Abstract:
We study the bit-complexity intrinsic to solving the initial-value and (several types of) boundary-value problems for linear evolutionary systems of partial differential equations (PDEs), based on the Computable Analysis approach. Our algorithms are guaranteed to compute classical solutions to such problems approximately up to error $1/2^n$, so that $n$ corresponds to the number of reliable bits of the output; bit-cost is measured with respect to $n$.
Computational Complexity Theory allows us to prove in a rigorous sense that PDEs with constant coefficients are algorithmically ‘easier’ than general ones. Indeed, solutions to the latter are shown (under natural assumptions) computable using a polynomial amount of memory, and we prove that the complexity class PSPACE is in general optimal; while the case of constant coefficients can be solved in #P – also essentially optimally so: the Heat Equation ‘requires’ #P1.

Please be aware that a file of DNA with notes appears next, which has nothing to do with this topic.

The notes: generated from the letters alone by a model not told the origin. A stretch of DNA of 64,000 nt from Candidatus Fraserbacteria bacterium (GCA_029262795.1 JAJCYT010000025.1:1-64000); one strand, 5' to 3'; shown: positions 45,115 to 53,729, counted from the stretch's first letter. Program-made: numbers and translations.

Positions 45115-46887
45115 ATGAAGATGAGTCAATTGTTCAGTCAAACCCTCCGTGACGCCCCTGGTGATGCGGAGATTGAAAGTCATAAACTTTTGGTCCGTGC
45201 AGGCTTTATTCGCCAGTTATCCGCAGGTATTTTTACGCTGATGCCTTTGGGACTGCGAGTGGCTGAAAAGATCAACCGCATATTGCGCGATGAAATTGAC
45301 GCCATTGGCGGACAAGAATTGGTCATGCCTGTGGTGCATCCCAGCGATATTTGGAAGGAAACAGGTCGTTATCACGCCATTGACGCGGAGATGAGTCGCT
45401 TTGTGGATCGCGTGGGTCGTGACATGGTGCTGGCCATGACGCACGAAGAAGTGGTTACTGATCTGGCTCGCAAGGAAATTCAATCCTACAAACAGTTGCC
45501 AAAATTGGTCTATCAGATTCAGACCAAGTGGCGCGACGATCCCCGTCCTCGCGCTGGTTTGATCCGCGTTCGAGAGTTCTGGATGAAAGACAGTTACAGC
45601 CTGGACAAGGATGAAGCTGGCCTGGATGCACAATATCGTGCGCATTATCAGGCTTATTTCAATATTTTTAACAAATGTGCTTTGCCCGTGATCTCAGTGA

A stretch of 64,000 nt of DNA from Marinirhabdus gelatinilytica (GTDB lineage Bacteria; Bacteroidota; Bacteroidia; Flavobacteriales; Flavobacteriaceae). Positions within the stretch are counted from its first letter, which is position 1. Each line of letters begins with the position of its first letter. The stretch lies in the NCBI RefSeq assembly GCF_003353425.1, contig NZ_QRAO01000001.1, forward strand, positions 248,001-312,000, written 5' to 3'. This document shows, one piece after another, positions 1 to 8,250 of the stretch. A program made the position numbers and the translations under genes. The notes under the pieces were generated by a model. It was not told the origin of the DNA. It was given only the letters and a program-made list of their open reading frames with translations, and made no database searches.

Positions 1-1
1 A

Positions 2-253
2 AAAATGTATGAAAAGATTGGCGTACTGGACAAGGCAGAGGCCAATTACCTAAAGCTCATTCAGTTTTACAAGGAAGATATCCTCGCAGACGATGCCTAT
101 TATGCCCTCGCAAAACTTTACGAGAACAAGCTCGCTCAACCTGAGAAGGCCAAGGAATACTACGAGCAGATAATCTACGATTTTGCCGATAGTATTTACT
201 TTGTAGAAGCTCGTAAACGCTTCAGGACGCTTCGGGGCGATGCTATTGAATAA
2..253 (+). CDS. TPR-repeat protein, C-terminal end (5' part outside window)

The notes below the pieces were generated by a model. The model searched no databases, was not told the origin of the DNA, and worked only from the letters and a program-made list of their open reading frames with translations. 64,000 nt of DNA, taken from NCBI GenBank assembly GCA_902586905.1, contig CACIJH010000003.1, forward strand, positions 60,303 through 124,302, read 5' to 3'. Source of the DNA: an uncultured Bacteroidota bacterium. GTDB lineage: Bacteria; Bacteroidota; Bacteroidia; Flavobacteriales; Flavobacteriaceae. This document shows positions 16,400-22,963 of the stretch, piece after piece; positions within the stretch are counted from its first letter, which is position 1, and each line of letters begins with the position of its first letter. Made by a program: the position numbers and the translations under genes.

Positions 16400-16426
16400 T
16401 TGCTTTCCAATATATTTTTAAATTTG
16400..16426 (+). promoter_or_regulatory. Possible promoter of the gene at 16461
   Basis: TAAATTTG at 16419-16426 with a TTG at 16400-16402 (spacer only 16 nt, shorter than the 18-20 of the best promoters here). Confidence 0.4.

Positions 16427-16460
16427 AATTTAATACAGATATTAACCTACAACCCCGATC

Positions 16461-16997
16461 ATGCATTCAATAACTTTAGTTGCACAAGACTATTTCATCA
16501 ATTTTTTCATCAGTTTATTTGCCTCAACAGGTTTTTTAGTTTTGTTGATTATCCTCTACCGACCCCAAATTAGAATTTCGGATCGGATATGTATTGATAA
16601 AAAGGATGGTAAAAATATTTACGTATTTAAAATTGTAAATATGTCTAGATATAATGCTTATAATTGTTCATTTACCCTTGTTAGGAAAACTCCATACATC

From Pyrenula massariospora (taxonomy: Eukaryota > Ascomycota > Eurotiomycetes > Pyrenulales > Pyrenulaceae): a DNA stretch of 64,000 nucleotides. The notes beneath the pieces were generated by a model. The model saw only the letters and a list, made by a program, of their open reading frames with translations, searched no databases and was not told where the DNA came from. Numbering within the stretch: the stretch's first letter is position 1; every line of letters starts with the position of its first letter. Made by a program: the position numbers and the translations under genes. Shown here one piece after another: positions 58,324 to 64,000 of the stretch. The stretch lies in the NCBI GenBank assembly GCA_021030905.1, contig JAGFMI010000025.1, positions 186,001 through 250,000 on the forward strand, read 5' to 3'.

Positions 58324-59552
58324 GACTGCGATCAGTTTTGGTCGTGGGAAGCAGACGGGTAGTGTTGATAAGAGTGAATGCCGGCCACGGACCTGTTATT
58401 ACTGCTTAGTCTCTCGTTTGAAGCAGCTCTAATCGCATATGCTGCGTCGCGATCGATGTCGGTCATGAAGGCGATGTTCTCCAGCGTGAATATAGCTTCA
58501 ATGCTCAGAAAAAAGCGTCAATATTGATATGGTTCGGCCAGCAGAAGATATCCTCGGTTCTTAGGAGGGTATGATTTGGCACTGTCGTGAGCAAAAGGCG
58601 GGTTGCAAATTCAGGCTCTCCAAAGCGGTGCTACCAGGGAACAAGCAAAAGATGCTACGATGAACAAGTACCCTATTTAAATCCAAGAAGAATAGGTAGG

Our algorithms raise difference schemes to exponential powers, efficiently: we compute any desired entry of such a power in #P, provided that the underlying exponential-sized matrices are circulant of constant bandwidth. Exponentially powering modular two-band circulant matrices is
established even feasible in PTIME; and under additional conditions, also the solution to certain linear PDEs becomes polynomial-time computable.